illustration (attribution, if any possible, is at the end of the article)
The "poker-face Sōtō Zen monk meditating, perfectly still, in front of the bare wall" image, which suggests the ideal of Buddhism is a cold stone, easily leads to a misunderstanding…
People too easily forget that the first tenet of Buddhism is: "all beings want happiness" (and not: "all beings want to be stone-hearted").
If one interprets the message as "stop craving happiness", then it should foremost be in the sense of stopping "seeking happiness matching a prejudiced concept of what it 'should' be" (prejudiced by what felt nice in the past, that you'd hope to experience again).
Buddhism is often associated with "be present" or "be in the now;" the message is "don't let the memories, tendencies, habits, fears, etc. –all based on the past– decide for you (i.e. don't let these blind you from what's different this time)." Liberation in Buddhism is first from your past, and your cyclical perpetuation of your past.
Buddhism doesn't ask you to stop having feelings though (of pleasure or displeasure), it only leads you not to react automatically to such feelings. The Buddha still saw people, heard sounds, tasted food, felt the rain…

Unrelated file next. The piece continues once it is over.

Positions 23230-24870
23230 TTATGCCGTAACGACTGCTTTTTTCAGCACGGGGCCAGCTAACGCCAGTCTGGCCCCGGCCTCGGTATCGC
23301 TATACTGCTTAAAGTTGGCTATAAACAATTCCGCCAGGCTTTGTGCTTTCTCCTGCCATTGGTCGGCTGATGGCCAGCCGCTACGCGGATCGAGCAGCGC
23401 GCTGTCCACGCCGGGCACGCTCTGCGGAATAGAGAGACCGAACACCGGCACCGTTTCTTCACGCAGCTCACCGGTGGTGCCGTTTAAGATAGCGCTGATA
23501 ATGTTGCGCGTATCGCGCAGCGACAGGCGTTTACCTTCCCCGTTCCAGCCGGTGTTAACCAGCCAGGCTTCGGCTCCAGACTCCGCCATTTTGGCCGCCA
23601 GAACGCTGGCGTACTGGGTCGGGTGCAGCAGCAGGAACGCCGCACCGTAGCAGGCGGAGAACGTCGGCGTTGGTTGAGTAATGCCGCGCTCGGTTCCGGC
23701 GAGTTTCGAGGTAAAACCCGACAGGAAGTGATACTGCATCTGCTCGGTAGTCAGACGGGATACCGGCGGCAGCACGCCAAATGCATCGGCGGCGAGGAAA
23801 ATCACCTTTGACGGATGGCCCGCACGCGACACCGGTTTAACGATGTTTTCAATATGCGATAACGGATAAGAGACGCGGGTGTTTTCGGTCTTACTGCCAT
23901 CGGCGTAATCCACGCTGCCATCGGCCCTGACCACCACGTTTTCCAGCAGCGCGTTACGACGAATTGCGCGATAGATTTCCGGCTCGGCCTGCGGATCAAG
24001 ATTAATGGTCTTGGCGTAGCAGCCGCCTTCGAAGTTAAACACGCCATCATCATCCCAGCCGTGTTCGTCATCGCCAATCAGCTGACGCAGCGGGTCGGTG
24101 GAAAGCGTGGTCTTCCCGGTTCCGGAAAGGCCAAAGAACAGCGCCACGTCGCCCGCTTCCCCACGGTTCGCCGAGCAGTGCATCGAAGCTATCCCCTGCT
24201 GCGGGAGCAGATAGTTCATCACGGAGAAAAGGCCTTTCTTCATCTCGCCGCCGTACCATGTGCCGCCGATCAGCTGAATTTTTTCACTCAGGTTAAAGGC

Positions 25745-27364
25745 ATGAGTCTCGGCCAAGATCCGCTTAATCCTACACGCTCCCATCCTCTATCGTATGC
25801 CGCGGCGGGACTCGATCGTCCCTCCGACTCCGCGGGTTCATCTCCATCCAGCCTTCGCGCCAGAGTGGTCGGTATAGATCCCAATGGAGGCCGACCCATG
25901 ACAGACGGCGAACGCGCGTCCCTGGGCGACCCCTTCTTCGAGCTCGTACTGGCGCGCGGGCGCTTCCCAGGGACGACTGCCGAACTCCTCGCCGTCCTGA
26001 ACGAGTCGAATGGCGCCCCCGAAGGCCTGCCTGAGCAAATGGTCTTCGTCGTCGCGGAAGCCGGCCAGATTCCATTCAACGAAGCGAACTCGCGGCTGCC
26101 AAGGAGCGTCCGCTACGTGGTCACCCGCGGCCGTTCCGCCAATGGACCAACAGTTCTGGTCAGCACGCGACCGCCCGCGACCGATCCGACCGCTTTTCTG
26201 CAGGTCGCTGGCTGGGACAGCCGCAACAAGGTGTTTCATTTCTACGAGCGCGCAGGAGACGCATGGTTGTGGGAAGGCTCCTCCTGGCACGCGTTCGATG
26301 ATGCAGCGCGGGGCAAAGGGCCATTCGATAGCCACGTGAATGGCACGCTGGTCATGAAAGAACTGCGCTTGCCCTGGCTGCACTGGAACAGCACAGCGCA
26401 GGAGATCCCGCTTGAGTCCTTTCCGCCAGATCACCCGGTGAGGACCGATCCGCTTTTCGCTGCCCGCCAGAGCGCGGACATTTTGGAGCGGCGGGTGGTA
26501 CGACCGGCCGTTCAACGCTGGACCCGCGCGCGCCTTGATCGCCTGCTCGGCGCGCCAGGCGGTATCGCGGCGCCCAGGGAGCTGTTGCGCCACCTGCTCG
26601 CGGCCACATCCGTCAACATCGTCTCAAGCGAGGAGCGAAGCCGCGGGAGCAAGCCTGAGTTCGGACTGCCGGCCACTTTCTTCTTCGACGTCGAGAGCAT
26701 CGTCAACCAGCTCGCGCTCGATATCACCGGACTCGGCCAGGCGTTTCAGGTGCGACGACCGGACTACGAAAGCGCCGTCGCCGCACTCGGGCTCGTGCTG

It leads you not to automatically switch from "that's nice" to "I want more", to "I want to own"… or from "I want" to "I need." Buddhism leads you to fully experience the "that's nice!"
In that sense, it is very modern and much needed in a society that can quickly go from "this ice-cream tastes nice" to "I need a ice-cream-maker at my place." Only to realise later that the pleasure of the initial ice-cream also depended on the sunshine, the nice breeze, the friends one was with, etc., and that the ice-cream-maker-at-home does not bring the happiness that was projected onto it.
Buddhism teaches you to perceive and enjoy all aspects of the experience (in the moment, not once it's gone and missing!): not just the ice cream, but the friends too!
photo: © Kuntal Gupta (flickr.com/photos/cybercool10)